Coming Soon to a Data File Near You! — Security and Encryption Requirements
Companies that handle electronic data may soon find themselves subject to strict and expensive data security and encryption requirements under a Massachusetts regulation scheduled to take effect March 1, 2010.
The Massachusetts regulations by their terms apply to anyone who “owns or licenses” electronic data containing “personal information.” “Personal information” is a Massachusetts resident’s last name plus first name or initial plus social security number, driver’s license number or financial account number, with or without PIN code. “Owns or licenses” means storing, processing or accessing personal information. Whether your company is inside or outside Massachusetts, if you own or license electronic personal information of a Massachusetts resident, Massachusetts says you must comply.
Many of the data security requirements are just common sense, like having an appropriate comprehensive information security program, authentication and password standards, and updated virus and security software, evaluating risks and improving safeguards, staffing, training and discipline, overseeing vendors who handle the personal information for you and making sure they implement a proper security program themselves. Most companies will already be in compliance.
However, the regulations also require encryption of personal information residing on laptops and other portable devices or transmitted by wireless or across public networks. This includes e-mail but probably not faxes or internal networks. The encryption requirements apply to everything from huge financial data files to a single email containing a Massachusetts resident’s name and social security number.
This could require major changes because even confidential emails are usually not encrypted today. Email encryption technology is available and feasible, but can be expensive, impede workflow, and clash with your business needs and record retention protocols (for instance) by automatically deleting attachments prematurely.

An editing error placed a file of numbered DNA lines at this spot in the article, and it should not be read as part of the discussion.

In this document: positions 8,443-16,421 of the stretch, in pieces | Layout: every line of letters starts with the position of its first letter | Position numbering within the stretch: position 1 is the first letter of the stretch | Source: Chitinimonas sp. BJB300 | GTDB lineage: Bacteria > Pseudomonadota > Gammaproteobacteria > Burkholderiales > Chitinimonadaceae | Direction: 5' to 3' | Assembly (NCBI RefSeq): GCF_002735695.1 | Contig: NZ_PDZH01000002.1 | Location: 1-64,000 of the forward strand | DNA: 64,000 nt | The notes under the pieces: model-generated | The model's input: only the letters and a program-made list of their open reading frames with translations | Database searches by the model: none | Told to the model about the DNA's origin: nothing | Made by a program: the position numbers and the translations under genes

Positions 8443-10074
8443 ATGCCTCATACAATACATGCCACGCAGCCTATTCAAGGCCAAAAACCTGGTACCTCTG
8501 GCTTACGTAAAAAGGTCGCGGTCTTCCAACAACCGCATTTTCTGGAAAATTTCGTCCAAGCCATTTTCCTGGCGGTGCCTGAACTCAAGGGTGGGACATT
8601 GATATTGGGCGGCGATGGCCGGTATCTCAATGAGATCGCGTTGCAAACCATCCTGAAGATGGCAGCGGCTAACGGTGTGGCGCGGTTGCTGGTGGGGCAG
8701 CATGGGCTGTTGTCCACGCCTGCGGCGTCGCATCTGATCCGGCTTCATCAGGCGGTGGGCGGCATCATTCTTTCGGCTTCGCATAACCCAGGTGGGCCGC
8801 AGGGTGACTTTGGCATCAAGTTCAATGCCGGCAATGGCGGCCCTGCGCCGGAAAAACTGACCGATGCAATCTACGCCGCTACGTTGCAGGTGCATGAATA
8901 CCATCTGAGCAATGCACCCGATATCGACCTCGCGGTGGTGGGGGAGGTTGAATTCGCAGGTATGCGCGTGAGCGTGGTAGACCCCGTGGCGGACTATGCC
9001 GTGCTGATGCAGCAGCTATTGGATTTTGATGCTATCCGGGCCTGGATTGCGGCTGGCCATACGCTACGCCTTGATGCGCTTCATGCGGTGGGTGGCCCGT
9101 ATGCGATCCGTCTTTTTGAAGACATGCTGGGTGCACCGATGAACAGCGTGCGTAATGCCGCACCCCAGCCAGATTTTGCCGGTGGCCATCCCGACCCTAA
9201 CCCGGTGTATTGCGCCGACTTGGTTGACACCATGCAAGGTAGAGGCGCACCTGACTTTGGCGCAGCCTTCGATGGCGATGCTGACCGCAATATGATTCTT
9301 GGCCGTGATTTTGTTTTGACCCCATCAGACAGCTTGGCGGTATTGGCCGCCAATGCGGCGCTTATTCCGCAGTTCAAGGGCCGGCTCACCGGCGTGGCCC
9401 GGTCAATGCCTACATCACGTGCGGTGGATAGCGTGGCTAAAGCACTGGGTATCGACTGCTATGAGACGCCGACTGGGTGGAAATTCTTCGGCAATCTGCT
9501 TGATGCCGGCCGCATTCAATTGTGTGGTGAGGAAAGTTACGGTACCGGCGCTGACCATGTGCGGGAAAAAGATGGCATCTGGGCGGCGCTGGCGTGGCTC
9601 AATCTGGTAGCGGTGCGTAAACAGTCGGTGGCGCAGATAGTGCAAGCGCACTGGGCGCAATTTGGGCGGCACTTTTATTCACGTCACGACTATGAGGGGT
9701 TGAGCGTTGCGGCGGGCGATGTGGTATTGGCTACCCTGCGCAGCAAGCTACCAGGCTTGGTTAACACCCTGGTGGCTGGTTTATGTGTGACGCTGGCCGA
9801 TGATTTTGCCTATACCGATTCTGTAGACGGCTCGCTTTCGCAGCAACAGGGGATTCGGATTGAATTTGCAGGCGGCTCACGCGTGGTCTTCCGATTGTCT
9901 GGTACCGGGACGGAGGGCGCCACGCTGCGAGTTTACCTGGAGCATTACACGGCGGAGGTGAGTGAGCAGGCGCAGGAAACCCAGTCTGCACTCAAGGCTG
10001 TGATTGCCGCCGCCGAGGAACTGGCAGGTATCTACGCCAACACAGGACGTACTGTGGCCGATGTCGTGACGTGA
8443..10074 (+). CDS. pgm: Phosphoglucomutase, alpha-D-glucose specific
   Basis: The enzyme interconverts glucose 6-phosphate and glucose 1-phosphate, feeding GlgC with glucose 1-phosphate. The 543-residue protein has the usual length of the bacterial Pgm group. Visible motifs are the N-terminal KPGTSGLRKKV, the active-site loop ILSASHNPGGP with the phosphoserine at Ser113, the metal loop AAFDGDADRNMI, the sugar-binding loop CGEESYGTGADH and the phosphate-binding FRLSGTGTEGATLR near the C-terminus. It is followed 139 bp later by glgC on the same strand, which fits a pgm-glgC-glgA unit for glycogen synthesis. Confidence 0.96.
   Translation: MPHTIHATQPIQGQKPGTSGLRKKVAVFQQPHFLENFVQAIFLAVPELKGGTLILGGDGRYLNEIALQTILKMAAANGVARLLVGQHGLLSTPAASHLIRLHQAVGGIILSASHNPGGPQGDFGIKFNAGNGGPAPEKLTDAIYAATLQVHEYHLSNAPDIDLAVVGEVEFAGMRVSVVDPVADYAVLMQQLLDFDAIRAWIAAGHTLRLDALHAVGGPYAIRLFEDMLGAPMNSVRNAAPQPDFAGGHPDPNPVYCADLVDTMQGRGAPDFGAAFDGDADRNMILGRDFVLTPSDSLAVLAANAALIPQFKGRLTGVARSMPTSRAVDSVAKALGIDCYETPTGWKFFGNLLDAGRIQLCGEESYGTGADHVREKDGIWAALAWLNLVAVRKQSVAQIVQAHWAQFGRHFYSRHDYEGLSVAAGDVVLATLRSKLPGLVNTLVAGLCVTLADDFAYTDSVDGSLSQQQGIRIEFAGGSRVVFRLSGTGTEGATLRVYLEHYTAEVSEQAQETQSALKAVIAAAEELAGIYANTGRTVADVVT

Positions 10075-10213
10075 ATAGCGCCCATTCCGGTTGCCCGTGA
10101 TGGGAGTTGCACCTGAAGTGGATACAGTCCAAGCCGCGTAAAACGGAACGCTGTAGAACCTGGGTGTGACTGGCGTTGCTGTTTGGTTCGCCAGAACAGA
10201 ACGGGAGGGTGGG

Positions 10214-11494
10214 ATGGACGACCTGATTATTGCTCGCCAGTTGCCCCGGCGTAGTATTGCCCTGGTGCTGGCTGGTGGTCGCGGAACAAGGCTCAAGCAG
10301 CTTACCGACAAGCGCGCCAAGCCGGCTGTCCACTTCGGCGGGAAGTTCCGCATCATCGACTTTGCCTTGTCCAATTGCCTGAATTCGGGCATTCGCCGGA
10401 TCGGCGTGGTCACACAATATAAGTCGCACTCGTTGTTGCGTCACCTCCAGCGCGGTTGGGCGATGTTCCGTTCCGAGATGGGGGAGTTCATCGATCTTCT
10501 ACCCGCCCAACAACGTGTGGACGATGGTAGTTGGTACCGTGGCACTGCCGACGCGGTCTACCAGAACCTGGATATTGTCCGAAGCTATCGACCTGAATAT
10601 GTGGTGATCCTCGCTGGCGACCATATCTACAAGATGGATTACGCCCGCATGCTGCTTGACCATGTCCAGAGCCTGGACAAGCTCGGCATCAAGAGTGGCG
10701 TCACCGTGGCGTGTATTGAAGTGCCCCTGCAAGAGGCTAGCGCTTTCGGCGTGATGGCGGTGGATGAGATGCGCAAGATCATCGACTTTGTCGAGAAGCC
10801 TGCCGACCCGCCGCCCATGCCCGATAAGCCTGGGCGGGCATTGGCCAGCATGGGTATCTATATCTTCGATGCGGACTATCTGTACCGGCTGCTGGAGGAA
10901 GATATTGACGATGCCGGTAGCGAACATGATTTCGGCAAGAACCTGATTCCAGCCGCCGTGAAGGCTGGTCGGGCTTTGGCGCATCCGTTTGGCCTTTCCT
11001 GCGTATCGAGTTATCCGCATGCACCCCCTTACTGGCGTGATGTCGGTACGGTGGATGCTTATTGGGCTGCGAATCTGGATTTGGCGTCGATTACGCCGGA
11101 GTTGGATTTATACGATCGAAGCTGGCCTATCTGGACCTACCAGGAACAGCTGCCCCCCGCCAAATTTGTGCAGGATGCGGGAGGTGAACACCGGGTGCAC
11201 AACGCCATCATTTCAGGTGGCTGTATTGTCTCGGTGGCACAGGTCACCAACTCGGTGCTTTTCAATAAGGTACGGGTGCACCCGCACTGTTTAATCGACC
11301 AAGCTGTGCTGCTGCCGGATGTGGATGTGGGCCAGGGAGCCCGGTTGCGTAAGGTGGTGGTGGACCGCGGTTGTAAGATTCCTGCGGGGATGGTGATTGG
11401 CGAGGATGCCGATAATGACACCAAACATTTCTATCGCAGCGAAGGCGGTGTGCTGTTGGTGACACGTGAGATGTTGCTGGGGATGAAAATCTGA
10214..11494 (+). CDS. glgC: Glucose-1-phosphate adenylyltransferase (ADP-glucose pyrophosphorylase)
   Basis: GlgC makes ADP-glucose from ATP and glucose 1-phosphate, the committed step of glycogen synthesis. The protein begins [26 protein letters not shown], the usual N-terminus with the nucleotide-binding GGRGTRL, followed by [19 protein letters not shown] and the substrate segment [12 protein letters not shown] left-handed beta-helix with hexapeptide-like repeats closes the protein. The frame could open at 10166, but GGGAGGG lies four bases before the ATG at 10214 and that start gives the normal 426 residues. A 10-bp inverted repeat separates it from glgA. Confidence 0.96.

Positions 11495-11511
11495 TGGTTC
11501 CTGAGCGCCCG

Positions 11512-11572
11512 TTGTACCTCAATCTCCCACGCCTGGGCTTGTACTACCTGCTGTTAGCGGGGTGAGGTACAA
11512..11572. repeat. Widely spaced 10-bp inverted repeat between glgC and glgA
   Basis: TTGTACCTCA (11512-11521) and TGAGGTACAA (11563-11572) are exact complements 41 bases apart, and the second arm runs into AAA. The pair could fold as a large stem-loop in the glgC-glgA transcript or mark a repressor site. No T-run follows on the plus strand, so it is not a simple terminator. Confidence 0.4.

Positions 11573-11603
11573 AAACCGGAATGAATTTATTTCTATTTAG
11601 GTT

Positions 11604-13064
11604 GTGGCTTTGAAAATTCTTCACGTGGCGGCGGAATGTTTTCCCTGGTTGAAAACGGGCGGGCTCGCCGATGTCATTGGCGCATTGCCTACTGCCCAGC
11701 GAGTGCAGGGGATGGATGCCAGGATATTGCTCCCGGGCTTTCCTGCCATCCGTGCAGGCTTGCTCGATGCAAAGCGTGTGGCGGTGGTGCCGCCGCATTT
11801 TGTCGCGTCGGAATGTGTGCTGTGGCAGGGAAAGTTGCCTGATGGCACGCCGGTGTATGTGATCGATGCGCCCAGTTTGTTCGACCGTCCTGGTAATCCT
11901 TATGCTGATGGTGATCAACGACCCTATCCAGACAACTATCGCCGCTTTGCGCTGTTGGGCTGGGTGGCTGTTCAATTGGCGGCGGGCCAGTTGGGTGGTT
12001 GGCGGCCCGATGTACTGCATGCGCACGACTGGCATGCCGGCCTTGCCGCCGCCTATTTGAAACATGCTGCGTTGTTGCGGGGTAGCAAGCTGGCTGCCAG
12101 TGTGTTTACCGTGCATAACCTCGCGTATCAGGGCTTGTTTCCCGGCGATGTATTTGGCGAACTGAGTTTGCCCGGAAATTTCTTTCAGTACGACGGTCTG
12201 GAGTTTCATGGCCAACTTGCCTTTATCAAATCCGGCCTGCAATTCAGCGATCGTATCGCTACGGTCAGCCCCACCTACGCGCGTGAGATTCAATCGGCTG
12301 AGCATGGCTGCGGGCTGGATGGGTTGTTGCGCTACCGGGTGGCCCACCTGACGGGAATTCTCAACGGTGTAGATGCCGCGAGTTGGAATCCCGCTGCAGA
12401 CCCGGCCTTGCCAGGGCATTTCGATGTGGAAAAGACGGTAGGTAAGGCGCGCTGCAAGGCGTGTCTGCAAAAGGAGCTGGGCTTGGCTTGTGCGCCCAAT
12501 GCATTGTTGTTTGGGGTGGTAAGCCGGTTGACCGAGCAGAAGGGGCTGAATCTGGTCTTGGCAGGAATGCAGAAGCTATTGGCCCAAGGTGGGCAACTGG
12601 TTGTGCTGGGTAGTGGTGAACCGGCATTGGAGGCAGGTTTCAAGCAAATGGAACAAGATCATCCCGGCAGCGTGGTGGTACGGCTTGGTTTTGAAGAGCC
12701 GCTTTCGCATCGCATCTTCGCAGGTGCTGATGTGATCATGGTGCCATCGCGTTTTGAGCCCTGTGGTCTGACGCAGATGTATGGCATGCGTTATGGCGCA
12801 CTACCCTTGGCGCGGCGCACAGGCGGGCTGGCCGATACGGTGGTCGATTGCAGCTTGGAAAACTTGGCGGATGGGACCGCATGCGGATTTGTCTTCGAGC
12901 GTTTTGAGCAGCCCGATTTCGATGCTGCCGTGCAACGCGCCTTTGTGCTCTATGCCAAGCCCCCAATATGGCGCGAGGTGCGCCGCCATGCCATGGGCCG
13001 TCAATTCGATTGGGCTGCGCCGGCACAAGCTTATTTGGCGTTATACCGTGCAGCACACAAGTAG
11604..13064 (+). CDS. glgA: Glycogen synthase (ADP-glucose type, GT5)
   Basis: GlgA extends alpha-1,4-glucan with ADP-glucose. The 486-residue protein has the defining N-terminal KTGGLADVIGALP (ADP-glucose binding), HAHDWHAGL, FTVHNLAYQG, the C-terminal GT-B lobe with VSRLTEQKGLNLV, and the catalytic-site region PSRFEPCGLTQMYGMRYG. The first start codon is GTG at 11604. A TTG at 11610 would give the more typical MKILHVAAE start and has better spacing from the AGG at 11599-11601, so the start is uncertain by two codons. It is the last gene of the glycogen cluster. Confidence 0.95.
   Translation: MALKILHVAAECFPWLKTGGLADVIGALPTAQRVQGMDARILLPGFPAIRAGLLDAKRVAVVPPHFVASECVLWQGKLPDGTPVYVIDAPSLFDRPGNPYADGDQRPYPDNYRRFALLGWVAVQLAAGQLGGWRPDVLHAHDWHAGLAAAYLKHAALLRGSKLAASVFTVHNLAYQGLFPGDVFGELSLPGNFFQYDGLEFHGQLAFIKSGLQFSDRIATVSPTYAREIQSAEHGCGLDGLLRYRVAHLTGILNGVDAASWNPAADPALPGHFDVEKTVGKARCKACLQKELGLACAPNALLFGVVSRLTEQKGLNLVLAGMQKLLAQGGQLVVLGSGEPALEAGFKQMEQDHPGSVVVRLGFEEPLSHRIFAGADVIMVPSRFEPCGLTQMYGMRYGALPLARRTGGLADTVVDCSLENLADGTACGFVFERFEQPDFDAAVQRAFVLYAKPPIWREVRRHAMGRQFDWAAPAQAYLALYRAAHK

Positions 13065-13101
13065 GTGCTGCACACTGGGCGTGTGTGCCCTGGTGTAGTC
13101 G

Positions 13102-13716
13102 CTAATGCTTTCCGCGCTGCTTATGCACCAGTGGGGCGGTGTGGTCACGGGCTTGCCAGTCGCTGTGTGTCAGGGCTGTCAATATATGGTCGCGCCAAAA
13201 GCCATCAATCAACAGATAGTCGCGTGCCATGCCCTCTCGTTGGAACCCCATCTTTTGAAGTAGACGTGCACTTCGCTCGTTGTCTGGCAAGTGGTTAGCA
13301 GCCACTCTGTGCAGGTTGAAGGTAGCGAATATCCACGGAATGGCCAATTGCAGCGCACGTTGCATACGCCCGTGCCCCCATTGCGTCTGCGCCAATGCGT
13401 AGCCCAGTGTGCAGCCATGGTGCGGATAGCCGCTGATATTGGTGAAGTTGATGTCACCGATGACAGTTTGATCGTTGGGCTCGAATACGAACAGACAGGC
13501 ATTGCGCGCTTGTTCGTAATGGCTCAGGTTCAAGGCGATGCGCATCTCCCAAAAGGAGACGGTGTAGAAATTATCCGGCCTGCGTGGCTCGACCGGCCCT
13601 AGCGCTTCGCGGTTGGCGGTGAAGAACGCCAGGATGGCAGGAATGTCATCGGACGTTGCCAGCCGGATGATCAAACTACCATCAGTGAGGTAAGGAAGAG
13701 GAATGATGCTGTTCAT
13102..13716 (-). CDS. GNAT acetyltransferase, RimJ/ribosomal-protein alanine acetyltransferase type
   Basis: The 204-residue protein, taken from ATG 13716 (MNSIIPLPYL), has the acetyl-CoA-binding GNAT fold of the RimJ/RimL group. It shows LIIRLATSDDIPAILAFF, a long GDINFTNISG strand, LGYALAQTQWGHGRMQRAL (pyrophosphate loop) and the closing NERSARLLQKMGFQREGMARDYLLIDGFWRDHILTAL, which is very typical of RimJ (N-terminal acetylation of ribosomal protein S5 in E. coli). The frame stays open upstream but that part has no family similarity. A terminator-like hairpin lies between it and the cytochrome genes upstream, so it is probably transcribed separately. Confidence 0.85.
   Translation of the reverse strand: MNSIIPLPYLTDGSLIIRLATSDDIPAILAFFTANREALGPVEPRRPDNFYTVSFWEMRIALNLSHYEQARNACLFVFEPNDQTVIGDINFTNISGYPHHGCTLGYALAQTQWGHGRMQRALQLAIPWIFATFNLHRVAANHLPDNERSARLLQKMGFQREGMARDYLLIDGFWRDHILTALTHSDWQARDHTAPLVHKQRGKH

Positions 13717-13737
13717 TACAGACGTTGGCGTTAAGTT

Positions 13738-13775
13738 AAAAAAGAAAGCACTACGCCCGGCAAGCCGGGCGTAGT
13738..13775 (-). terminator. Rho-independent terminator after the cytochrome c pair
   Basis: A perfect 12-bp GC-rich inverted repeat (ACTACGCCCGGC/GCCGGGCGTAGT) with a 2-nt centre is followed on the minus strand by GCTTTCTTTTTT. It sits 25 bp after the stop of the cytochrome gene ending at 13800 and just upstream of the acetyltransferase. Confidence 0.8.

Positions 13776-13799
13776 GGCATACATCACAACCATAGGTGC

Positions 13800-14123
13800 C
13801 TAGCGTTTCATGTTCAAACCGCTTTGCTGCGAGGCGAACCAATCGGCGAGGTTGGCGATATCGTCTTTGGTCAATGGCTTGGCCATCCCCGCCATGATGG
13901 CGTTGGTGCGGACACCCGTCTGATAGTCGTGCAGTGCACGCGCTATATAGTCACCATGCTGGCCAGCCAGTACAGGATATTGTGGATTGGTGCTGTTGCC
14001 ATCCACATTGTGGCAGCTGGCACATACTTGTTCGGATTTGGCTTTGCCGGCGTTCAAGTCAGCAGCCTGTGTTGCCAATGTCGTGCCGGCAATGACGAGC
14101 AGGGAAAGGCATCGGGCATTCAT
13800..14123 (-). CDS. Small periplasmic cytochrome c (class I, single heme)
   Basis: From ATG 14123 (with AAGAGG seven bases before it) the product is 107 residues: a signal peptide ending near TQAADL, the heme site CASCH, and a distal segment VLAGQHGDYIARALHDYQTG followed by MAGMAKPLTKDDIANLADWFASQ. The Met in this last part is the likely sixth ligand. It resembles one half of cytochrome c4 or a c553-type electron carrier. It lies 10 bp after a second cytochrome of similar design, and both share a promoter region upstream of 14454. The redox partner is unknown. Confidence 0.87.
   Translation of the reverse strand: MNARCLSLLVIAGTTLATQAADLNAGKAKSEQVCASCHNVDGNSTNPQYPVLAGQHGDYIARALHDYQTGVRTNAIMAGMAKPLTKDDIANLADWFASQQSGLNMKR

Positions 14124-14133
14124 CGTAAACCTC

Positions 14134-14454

Is there any relief? The regulations allow some leeway through “technically feasible” and “appropriate to the company” standards. In addition, many legal experts doubt that Massachusetts can force out-of-state companies to comply. However, these factors may not provide meaningful legal relief. If you fail to comply and later suffer a security breach, your failure is likely to lead to a 20-20 hindsight claim that the breach was easily avoidable.
Accordingly, we urge you to reexamine your data security practices – especially regarding encryption of notebooks, portable devices, emails and web-based data transmission functions – and determine if you have large amounts of personal data that could be better protected. Purging unnecessary personal information from your systems and storage is the first and best protection. You should consult with a competent IT vendor regarding the feasibility and cost of encryption where personal information is essential.
For More Information
We are ready to assist you. Contact David R. Richie, II at 610.478.2127, Elliott J. Stein at 609.987.7050, Paul H. Schieber at 610.205.6040, or the Stevens & Lee attorney with whom you regularly speak.
This News Alert has been prepared for informational purposes only and should not be construed as, and does not constitute, legal advice on any specific matter. For more information, please see the disclaimer.